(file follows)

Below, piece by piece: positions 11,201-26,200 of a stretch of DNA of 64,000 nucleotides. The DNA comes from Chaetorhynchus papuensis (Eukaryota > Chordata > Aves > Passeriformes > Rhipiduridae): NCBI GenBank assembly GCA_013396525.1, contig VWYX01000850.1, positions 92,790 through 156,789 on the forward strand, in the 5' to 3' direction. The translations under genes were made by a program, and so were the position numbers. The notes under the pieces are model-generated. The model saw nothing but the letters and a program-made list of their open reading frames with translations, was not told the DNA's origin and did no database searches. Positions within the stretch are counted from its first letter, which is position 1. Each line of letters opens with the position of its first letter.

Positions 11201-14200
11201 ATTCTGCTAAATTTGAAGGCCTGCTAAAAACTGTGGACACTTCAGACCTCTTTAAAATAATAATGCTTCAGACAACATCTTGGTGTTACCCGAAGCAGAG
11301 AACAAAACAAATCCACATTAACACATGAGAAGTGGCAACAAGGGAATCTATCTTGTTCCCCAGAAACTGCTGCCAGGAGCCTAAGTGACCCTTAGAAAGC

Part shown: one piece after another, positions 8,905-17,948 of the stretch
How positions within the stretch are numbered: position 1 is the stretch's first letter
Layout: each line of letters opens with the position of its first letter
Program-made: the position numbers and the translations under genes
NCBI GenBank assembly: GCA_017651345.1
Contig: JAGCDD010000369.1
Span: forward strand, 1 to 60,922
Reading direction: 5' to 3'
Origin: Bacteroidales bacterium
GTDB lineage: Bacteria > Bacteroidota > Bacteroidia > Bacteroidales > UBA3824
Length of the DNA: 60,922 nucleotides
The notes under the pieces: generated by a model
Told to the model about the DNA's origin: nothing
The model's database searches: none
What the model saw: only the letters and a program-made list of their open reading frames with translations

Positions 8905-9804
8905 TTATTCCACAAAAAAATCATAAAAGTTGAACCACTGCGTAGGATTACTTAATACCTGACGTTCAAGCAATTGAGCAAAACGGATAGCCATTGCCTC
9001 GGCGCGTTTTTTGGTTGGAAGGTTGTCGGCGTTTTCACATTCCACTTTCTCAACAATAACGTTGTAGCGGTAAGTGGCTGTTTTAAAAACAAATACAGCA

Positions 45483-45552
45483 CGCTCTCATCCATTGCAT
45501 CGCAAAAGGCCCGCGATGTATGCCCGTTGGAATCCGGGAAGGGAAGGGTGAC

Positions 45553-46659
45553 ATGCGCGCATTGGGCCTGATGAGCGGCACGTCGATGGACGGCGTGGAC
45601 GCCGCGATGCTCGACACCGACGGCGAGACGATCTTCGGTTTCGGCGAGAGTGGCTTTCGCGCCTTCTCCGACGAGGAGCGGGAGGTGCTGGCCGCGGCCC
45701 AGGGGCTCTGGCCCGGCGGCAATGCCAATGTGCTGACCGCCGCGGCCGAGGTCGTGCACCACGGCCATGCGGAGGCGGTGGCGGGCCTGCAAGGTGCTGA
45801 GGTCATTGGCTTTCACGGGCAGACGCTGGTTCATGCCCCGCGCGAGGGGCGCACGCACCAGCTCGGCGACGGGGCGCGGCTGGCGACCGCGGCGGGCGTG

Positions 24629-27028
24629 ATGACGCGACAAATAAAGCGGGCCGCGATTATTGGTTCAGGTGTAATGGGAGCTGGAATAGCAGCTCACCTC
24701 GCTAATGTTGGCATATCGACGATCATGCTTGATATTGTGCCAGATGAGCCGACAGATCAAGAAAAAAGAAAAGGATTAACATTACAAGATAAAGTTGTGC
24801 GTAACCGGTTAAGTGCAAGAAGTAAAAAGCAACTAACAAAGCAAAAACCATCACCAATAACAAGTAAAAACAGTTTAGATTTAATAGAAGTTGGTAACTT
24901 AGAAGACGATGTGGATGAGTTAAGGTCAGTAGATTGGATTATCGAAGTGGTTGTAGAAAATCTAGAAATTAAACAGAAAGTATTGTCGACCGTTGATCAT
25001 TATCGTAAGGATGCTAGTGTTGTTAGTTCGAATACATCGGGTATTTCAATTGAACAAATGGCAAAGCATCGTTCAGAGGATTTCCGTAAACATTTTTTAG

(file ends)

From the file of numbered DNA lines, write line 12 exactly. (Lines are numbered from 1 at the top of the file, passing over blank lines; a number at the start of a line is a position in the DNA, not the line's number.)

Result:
Reading direction: 5' to 3'